History

The remote origin of this Congregation of the Apostolic See, in fact, goes back to the special commissions set up by the Roman Pontiffs for the supervision of the Universities of Rome and studies in the territory of the Papal States. The first commission appears to have been founded by Eugene IV in 1431, the next one by Leo X, with the Apostolic Constitution Dum Suavissimos (5th November 1613), finally, the most successful one, was established by Julius III and with a short document Dum Attentae Sollecitudinis of 23rd January 1552.
Pope Sixtus V made the first comprehensive reform of the Roman Curia by the Apostolic Constitution Immense Aeterni of 22nd January 1588. He established the Congregatio pro Universitate Studii Romani to supervise the Universities and Colleges of Rome and other distinguished universities, such as Bologna, Paris, Salamanca, Oxford, etc. This Congregation, however, soon lost importance, until it disappeared completely under the pontificate of Clement V (1670-76).

It was Leo XII, with the Apostolic Constitution Quod Divina Sapientia of 28th August 1824, who established the new Congregatio Studiorum for the Universities and all public and private schools of the Papal States.
Beginning from 1870, following the dissolution of the Papal States, this Congregation began to exert its authority over the Universities and Institutes of French Catholics and then also on Papal institutions based in Rome. With the Apostolic Constitution Sapienti Consilio of 29th June 1908, St. Pius X confirmed the competence of the Congregation Studiorum for Universities.

An important reform was accomplished later by Pope Benedict XV, who, by the Motu Proprio Seminaria Clericorum of 4th November 1915, united the Office for Seminaries, existing at the constitutional Congregation, and the Congregatio Studiorum, so establishing the Congregatio de Seminariis et de Studiorum Universitatibus. In this way, the Congregation was enriched by a new competence concerning seminaries, and this was confirmed by can. 256 of the 1917 Code of Canon Law. Indeed, this competence was always mentioned as the first and main competence.

It is worthwhile, remembering - with regard to universities - that Pius XI, in 1931, rearranged higher ecclesiastical studies, with the Apostolic Constitution Deus Scientiarum Dominus, expressly reserving to the exclusive competence of the Congregation among the Departments of the Roman Curia for universities and ecclesiastical faculties, stating: "The canonical erection and the supreme direction of any ecclesiastical university and faculties of these studies, even in the places and institutions subject to the Sacred Congregation for the Oriental Church and Propaganda, as well as any Faculty belonging to any religious family, are reserved to the Sacred Congregation of Seminaries and Universities of Studies. "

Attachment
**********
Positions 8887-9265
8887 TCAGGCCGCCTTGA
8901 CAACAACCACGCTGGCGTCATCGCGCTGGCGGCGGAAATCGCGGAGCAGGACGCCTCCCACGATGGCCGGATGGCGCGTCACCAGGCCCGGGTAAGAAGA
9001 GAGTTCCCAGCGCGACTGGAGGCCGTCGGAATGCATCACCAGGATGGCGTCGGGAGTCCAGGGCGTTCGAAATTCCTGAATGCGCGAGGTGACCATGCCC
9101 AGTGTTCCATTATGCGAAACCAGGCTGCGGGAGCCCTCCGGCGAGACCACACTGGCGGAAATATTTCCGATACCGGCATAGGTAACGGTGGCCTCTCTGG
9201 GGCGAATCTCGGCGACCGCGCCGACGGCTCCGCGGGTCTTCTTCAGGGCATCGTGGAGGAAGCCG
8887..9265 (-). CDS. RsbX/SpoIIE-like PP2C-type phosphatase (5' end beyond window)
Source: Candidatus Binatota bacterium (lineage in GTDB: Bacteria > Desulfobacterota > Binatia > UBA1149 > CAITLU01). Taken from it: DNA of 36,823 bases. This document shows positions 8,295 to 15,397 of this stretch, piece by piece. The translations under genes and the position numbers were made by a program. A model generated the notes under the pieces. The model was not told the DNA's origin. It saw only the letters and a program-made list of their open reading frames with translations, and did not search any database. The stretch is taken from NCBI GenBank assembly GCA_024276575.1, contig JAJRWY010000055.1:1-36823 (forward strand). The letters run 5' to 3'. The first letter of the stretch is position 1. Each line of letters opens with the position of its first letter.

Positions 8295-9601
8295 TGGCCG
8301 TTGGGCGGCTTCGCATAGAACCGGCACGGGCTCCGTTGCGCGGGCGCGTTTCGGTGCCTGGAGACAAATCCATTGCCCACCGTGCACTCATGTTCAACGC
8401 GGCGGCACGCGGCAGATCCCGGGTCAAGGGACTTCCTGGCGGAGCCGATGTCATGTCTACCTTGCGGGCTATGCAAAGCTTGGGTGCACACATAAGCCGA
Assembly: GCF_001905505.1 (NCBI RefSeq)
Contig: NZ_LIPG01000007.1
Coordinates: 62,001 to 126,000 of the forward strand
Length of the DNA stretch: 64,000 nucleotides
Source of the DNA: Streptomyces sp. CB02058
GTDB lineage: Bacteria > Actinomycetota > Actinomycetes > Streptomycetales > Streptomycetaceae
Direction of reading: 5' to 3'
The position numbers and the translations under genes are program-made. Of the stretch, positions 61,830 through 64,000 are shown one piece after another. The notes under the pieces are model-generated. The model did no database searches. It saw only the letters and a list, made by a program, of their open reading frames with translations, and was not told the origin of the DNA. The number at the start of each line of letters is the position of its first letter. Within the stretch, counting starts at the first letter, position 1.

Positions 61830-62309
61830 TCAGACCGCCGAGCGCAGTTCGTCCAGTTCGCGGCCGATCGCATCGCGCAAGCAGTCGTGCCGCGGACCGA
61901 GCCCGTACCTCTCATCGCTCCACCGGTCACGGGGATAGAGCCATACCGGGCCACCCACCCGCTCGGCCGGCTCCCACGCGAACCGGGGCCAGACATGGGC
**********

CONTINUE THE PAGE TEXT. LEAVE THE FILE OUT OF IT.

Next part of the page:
With the Apostolic Constitution Regimini Ecclesiae Universae of 1968 - with which Paul VI, after the Second Vatican Council, reformed the Roman Curia - the Congregation assumed the name of Sacra Congregatio pro Institutione Catholica and, alongside the authority it already possessed before, for seminaries (first Office) and ecclesiastical Universities and Faculties (second office), a third office was set up for Catholic schools.

The new reform of the Roman Curia, realized by John Paul II with the Apostolic Constitution Pastor Bonus, 28th June 1988, basically confirmed the competences of the Congregation previously existing. However, the name therein, was changed a few months later by the Pope himself, who restored the old name Congregatio de Institutione Catholica (de Seminariis atque Studiorum Institutis).

On 16th January of 2013, with the Motu proprio Ministorum Institutio, Pope Benedict XVI modified the Apostolic Constitution Pastor Bonus, and the jurisdiction over Seminaries which had been held by the Congregation was transferred to the Congregation for the Clergy. In addition, according to the above-mentioned document, the name of the Dicastery was also changed from Congregatio de Institutione Catholica (de Seminariis atque Studiorum Institutis)"to Congregatio de Institutione Catholica (de Studiorum Institutis).

 

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